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The feedback-related negativity codes components of abstract inference during reward-based decision-making

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Reiter,  Andrea
Department Neurology, MPI for Human Cognitive and Brain Sciences, Max Planck Society;
University of Leipzig, Germany;
TU Dresden, Germany;

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Deserno,  Lorenz
Department Neurology, MPI for Human Cognitive and Brain Sciences, Max Planck Society;
Charité University Medicine Berlin, Germany;
Otto von Guericke University Magdeburg, Germany;

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Schlagenhauf,  Florian
Department Neurology, MPI for Human Cognitive and Brain Sciences, Max Planck Society;
Charité University Medicine Berlin, Germany;

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Citation

Reiter, A., Koch, S., Schröger, E., Hinrichs, H., Heinze, H.-J., Deserno, L., et al. (2016). The feedback-related negativity codes components of abstract inference during reward-based decision-making. Journal of Cognitive Neuroscience, 28(8), 1127-1138. doi:10.1162/jocn_a_00957.


Cite as: http://hdl.handle.net/11858/00-001M-0000-002A-8E89-F
Abstract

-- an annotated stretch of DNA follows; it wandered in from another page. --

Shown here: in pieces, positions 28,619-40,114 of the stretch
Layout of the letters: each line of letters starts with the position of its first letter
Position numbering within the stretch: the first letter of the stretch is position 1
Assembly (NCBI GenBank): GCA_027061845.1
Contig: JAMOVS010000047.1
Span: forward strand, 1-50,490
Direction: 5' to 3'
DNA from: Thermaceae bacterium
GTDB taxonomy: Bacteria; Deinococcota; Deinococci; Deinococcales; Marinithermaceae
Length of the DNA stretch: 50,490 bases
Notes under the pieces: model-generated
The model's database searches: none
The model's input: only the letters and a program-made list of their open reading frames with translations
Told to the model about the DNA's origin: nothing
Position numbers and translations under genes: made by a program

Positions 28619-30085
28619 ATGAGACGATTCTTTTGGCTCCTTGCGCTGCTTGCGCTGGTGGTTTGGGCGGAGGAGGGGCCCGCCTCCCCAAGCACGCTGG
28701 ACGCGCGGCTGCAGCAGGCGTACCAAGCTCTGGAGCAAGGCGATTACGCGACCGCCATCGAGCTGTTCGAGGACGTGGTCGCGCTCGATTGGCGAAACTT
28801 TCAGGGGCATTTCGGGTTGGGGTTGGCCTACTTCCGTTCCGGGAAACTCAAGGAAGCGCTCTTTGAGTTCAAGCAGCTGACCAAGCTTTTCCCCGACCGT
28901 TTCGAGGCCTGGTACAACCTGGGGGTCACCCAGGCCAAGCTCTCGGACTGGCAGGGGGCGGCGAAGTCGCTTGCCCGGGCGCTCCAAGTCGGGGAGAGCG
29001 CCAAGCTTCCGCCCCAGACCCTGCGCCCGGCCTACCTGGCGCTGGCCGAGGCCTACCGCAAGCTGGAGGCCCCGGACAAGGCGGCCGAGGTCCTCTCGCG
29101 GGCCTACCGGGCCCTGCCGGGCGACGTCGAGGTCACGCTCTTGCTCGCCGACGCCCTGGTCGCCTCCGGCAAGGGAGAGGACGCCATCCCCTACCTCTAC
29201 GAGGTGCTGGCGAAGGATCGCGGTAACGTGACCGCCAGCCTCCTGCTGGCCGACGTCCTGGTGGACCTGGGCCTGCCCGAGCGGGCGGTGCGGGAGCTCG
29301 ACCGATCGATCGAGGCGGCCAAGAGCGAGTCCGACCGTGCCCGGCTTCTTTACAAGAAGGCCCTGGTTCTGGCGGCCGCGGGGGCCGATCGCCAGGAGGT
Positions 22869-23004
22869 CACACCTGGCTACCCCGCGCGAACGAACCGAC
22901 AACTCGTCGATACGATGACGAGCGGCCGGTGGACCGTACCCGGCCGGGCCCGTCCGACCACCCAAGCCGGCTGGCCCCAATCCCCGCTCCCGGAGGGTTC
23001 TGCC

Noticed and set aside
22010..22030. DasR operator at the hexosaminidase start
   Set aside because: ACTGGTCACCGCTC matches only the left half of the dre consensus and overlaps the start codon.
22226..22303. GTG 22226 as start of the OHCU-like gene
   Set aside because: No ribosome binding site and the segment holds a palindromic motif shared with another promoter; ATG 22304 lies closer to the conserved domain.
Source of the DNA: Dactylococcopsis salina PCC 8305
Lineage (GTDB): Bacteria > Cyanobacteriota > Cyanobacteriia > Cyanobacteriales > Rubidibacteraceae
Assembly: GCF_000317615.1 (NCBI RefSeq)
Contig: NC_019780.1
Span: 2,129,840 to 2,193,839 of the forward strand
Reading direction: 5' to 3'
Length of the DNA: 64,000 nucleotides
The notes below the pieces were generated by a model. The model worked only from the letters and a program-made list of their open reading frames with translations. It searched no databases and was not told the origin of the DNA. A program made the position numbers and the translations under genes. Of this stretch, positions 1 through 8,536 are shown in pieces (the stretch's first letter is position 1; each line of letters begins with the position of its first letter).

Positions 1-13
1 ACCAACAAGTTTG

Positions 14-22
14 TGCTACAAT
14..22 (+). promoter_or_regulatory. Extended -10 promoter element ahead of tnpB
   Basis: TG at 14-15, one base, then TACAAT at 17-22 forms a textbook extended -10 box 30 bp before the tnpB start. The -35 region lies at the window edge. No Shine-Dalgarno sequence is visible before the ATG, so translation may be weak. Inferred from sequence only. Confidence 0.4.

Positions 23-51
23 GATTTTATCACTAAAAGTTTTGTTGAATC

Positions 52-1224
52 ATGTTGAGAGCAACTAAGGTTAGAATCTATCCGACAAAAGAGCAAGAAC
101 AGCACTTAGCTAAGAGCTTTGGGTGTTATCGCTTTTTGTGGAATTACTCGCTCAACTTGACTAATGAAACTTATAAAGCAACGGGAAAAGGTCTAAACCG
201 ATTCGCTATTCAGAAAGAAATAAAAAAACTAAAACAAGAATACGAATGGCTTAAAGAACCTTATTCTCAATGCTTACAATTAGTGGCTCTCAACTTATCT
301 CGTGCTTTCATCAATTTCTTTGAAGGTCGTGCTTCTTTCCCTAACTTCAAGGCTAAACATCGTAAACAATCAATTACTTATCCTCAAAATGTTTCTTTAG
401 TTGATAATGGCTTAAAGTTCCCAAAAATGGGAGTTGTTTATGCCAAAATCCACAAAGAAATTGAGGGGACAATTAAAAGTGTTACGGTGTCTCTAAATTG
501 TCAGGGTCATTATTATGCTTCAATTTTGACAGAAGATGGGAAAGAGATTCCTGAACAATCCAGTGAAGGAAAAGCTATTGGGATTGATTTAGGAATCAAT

Behavioral control is influenced not only by learning from the choices made and the rewards obtained but also by “what might have happened,” that is, inference about unchosen options and their fictive outcomes. Substantial progress has been made in understanding the neural signatures of direct learning from choices that are actually made and their associated rewards via reward prediction errors (RPEs). However, electrophysiological correlates of abstract inference in decision-making are less clear. One seminal theory suggests that the so-called feedback-related negativity (FRN), an ERP peaking 200–300 msec after a feedback stimulus at frontocentral sites of the scalp, codes RPEs. Hitherto, the FRN has been predominantly related to a so-called “model-free” RPE: The difference between the observed outcome and what had been expected. Here, by means of computational modeling of choice behavior, we show that individuals employ abstract, “double-update” inference on the task structure by concurrently tracking values of chosen stimuli (associated with observed outcomes) and unchosen stimuli (linked to fictive outcomes). In a parametric analysis, model-free RPEs as well as their modification because of abstract inference were regressed against single-trial FRN amplitudes. We demonstrate that components related to abstract inference uniquely explain variance in the FRN beyond model-free RPEs. These findings advance our understanding of the FRN and its role in behavioral adaptation. This might further the investigation of disturbed abstract inference, as proposed, for example, for psychiatric disorders, and its underlying neural correlates.